Keywords: Cerebroside-Sulfatase -- Therapeutic Use ; Enbucrilate -- Chemistry ; Enzyme Replacement Therapy -- Methods
    ISSN: 0031-7144
    Source: MEDLINE/PubMed (U.S. National Library of Medicine)
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  • 8
    Language: English
    In: Biochimica et biophysica acta, 12 January 2001, Vol.1544(1-2), pp.177-88
    Description: Protamine is a cationic peptide with a molecular mass of approx. 4000 Da that is able to condense DNA. In the present study it was used to complex antisense oligonucleotides (ODNs) and to form solid particles with initial diameters of 90-150 nm. The reaction was very rapid and occurred by simple mixing of diluted solutions of the polycation with the oligonucleotide. The aggregation was dependent on the oligonucleotide chain length and the protamine/ODN mass ratio. Particle formation required a minimal chain length of nine nucleotides and a mass ratio of 0.5:1. The particle surface charge and the number of particles depended on the mass ratio. With increasing amounts of the peptide, the number of particles and the zeta potential increased. Both negatively and positively charged particles improved the stability of oligonucleotides against DNase I digestion. Above a mass ratio of 2.5:1 no degradation was found. The uptake of unbound rhodamine-labelled ODNs and its complexes with protamine was determined with Vero cells under in vitro cell culture conditions at 37 degrees C and 4 degrees C. At 37 degrees C the cellular uptake increased with increasing mass ratio. The internalized oligonucleotides were localized in the cytoplasm and in the nucleus of the cells. When Vero cells were treated with these samples at 4 degrees C for 4 h, no fluorescence could be detected inside the cells. Therefore, our data indicate an energy dependent endocytotic uptake mechanism. In contrast, spermine and spermidine, which are also known condensation agents, did not aggregate with oligonucleotides into nanoparticles under the same conditions.
    Keywords: Oligonucleotides, Antisense -- Chemical Synthesis ; Organophosphorus Compounds -- Chemical Synthesis ; Thionucleotides -- Chemical Synthesis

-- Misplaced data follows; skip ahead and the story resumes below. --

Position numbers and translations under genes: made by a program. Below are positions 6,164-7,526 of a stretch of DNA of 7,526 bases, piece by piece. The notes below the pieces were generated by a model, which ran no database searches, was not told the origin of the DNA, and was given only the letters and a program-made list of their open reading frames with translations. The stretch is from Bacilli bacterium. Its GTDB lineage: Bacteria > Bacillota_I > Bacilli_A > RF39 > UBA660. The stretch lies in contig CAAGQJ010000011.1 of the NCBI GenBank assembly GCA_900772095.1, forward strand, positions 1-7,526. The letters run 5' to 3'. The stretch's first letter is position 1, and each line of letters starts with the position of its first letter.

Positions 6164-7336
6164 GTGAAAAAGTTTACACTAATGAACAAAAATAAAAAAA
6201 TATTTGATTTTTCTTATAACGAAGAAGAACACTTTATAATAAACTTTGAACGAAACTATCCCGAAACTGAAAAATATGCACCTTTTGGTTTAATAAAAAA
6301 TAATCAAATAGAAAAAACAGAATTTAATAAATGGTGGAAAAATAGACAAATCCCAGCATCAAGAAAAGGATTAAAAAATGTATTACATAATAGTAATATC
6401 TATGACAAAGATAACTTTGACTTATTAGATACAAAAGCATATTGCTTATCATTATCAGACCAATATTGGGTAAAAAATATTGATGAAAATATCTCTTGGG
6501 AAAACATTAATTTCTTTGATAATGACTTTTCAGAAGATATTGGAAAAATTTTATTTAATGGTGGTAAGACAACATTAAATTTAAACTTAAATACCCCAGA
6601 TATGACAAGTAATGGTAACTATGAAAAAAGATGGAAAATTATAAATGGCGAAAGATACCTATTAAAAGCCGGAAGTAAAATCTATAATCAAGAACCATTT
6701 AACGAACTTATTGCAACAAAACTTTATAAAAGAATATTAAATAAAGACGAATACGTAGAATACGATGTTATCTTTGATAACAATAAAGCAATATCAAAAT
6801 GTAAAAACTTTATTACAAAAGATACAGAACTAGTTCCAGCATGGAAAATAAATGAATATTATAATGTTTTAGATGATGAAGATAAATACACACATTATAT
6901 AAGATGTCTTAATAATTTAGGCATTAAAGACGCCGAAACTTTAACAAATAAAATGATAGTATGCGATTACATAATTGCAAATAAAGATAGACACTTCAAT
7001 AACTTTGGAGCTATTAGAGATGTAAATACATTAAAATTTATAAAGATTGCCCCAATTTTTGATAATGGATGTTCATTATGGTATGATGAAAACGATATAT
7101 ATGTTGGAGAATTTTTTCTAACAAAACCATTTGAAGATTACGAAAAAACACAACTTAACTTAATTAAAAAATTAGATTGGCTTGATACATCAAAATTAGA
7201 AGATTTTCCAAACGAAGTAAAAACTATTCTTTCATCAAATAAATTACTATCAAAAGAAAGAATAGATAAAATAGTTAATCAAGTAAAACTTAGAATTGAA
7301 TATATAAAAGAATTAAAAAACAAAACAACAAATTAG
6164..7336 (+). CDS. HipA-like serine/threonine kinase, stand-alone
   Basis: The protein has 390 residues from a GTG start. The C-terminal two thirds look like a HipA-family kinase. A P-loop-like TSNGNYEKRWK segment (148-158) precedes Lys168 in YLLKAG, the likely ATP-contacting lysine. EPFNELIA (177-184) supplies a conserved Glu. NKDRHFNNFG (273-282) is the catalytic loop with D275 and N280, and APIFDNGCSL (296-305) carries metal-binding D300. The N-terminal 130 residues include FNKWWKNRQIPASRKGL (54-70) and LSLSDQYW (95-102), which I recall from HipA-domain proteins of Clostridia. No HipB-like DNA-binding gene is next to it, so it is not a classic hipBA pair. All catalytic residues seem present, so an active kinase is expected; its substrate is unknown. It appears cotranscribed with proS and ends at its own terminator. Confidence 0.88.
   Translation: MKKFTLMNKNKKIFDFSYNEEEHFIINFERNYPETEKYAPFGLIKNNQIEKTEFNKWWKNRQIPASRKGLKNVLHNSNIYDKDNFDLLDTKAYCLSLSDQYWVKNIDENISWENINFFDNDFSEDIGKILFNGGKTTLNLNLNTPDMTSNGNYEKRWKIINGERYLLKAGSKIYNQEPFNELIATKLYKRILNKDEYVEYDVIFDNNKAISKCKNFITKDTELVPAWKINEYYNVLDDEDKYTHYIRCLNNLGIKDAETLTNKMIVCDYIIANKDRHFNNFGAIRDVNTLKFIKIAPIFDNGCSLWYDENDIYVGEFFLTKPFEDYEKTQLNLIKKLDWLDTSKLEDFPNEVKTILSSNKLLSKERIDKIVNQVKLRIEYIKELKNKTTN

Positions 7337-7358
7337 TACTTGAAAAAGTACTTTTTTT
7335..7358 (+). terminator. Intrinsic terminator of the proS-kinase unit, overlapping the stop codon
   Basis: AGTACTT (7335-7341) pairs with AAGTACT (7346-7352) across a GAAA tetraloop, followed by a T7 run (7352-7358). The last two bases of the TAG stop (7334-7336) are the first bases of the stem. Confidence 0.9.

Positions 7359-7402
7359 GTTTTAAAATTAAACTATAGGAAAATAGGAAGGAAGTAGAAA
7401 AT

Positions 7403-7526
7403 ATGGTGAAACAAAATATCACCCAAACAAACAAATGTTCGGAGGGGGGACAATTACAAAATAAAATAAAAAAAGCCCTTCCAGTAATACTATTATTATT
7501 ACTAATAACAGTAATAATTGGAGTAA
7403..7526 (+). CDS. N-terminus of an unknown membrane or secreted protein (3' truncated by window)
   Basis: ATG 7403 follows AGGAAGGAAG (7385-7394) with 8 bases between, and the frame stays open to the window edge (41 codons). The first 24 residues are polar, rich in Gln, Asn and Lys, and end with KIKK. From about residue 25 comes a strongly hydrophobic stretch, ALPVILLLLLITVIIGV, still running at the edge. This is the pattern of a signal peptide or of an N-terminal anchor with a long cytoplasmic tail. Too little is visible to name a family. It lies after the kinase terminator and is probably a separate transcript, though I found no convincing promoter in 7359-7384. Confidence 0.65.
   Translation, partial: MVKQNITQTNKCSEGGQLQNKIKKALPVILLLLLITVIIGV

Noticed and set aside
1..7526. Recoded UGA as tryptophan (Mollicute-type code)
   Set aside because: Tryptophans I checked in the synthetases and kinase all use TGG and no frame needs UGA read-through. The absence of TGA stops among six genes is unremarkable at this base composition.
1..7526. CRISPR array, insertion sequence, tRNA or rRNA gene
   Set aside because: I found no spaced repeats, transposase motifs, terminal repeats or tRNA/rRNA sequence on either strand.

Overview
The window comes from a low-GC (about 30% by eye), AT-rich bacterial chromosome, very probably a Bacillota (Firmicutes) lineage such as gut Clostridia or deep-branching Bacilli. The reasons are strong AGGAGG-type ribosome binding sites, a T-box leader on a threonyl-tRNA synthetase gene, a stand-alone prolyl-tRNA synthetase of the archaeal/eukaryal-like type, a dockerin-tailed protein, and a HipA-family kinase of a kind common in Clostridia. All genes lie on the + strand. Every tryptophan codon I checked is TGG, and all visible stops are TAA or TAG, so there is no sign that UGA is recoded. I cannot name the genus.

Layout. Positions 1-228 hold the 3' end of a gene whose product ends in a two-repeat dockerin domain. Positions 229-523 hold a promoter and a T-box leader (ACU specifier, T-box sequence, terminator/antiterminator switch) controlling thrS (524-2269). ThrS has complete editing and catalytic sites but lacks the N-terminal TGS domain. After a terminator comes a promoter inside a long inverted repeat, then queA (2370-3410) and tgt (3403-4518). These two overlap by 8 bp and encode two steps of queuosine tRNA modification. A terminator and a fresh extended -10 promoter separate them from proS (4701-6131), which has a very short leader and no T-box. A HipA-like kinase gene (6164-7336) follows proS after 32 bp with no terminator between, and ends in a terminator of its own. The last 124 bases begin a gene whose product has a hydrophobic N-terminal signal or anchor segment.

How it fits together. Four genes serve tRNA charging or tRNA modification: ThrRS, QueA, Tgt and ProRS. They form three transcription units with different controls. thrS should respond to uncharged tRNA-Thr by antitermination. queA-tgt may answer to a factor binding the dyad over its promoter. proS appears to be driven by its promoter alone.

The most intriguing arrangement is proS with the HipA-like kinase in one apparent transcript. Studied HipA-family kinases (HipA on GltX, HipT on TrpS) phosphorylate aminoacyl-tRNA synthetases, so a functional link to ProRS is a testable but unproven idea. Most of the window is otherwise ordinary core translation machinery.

ISSN: 0006-3002
    Source: MEDLINE/PubMed (U.S. National Library of Medicine)
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  • 9
    Language: English
    In: Pharmaceutical research, July 1996, Vol.13(7), pp.1055-8
    Description: The organ distribution of radiolabeled poly (methyl methacrylate) (PMMA) nanoparticles coated with plasma proteins and serum complement in rats was studied in order to determine the effect of serum complement on the particle phagocytosis by the organs of the reticulo-endothelial system (RES). PMMA-nanoparticles were coated overnight with plasma proteins or serum complement, and injected into Wistar rats. The body distribution of nanoparticles was measured by means of scintillation counting of organ samples. In addition, proteins adsorbed to the particle surface were inactivated by heat treatment prior to injection, and the particle's distribution was measured as described above. Whereas uncoated nanoparticles (control group) were mainly taken up by the Kupffer cells in the liver, incubation of the particles in plasma for 12 h followed by heat inactivation reduced the particle concentrations in the liver to merely 22% after 30 min. After 120 min, liver concentrations were still lower than the control group, and almost 30% of the administered dose of the heat-inactivated particle group was present in non-RES organs and tissues. Particles with non-inactivated complement were accumulated in the lung at concentrations of 29% after 30 min, which increased to 71% after 120 min, whereas those coated with inactivated complement reached lung concentrations above 70% already after 30 min. Particles coated with plasma components are able to avoid uptake by the RES, especially after heat inactivation of the plasma components adsorbed. Adsorption and heat inactivation of complement proteins alone, however, does not have the same result as coating with plasma proteins followed by heat inactivation. Therefore, it is concluded that plasma components other than complement proteins take part in the process of RES activation and phagocytosis of injected nanoparticles.
    Keywords: Complement System Proteins -- Chemistry ; Mononuclear Phagocyte System -- Drug Effects ; Polymethacrylic Acids -- Pharmacology
    ISSN: 0724-8741
    E-ISSN: 1573904X
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  • 10
    In: Bone Marrow Transplantation, 2017
    Keywords: Allografts–Blood ; Bone Marrow Transplantation–Blood ; Donor Selection–Therapy ; Female–Therapy ; HLA Antigens–Therapy ; Humans–Therapy ; Isoantibodies–Therapy ; Leukemia, Myelogenous, Chronic, BCR-Abl Positive–Therapy ; Middle Aged–Therapy ; Tissue Donors–Therapy ; HLA Antigens ; Isoantibodies;
    ISSN: 0268-3369
    E-ISSN: 1476-5365